The ancient attorney-client privilege protection provides absolute but fragile immunity from discovery. The relatively new litigation-related work product doctrine provides limited but robust immunity from discovery. Lawyers should always be on the lookout for both types of protection.
Another more subtle distinction plays a role in litigation over these protections. In Luckenbach Texas, Inc. v. Skloss, No. 1:21-CV-00871-RP, 2023 U.S. Dist. LEXIS 36506, at *6-7 (W.D. Tex. Mar. 6, 2023), the court recognized that “[t]he burden of proving waiver of the work product privilege falls on the party asserting waiver” (quoting an earlier case). Four days later, the court in Boines v. JARS Cannabis, LLC, articulated the universal rule that “[t]he burden of establishing the attorney-client privilege rests with the party asserting it” — “unless the protection is waived.” Case No. 2:21-cv-13010, 2023 U.S. Dist. LEXIS 41070, at *5 (E.D. Mich. Mar. 10, 2023) (citations omitted).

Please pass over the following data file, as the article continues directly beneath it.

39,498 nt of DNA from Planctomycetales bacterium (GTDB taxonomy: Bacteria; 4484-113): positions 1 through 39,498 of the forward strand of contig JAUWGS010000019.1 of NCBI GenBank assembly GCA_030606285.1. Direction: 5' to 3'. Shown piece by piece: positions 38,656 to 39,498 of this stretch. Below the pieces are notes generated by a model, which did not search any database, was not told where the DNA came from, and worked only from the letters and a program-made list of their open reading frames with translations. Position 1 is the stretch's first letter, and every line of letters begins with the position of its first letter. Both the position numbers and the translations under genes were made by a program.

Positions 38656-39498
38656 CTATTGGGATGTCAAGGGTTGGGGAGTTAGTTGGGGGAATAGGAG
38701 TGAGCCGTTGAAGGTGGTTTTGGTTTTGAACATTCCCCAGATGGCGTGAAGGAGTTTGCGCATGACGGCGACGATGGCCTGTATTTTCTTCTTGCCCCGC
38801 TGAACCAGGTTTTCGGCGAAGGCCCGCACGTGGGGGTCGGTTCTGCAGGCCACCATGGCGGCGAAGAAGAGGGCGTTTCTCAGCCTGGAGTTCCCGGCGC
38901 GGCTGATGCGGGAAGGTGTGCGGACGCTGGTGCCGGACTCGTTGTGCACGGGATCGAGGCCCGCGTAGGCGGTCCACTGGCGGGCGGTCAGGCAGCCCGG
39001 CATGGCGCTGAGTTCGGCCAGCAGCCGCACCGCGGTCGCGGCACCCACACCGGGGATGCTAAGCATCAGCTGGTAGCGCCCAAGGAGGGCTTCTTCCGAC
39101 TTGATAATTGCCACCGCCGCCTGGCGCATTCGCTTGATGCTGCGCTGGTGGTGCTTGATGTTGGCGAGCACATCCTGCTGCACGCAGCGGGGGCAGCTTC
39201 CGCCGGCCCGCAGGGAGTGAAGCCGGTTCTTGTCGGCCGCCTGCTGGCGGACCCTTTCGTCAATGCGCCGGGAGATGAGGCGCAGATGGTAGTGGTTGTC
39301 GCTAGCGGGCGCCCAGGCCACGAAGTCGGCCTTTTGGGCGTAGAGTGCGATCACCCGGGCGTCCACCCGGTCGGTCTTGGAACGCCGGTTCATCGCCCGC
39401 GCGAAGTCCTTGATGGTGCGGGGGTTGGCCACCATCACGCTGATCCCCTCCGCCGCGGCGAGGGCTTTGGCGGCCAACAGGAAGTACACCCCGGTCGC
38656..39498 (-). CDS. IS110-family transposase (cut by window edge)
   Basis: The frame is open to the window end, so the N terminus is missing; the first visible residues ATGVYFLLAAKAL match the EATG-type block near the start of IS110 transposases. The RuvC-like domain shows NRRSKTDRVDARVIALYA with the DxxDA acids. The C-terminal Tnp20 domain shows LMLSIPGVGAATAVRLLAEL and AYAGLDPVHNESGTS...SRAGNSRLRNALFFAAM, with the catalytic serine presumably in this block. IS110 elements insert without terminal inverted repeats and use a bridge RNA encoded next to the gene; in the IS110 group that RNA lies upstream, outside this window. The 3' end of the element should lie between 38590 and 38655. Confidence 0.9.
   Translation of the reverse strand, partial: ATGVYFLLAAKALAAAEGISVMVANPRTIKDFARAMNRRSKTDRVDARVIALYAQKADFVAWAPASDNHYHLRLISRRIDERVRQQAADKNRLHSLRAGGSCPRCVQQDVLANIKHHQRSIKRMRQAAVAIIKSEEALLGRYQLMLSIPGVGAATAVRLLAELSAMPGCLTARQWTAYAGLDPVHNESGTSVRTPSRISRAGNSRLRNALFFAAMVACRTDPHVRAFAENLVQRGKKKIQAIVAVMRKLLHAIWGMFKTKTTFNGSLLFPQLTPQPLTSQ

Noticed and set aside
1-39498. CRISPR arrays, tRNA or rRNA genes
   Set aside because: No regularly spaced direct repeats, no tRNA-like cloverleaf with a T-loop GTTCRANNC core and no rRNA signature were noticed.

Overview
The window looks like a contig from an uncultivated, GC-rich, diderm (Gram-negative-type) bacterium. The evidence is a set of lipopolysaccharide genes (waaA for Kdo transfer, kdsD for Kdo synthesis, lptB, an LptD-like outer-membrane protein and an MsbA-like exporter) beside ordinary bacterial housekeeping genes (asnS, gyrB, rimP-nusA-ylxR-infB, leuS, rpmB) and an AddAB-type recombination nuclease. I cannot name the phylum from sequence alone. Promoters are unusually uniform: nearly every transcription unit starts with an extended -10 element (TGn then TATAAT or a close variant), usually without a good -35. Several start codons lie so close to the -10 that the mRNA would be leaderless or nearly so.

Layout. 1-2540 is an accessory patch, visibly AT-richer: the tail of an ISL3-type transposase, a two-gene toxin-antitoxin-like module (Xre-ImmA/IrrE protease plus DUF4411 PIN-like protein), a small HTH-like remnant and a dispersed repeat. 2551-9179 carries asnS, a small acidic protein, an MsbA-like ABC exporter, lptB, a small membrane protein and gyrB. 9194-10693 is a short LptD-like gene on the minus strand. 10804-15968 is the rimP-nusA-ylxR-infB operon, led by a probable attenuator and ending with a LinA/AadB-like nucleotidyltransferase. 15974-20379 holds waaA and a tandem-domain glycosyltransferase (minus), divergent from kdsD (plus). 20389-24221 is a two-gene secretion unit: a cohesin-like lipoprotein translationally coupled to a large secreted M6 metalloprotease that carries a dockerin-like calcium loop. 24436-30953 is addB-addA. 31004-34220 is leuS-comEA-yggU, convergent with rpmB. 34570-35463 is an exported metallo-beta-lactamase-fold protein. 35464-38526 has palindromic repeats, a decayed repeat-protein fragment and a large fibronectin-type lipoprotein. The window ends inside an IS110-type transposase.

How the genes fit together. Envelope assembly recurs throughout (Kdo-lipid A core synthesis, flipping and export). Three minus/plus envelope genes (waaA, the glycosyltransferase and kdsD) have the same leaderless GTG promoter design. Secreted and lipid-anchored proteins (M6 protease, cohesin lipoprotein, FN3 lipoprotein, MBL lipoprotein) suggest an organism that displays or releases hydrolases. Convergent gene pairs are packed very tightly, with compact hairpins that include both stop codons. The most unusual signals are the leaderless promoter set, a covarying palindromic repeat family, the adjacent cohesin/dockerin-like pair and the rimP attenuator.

Most courts similarly: (1) require a litigant challenging an adversary’s work product claim to prove waiver while (2) requiring a litigant asserting attorney-client privilege protection to prove lack of waiver. This conceptual distinction could have practical consequences in discovery disputes.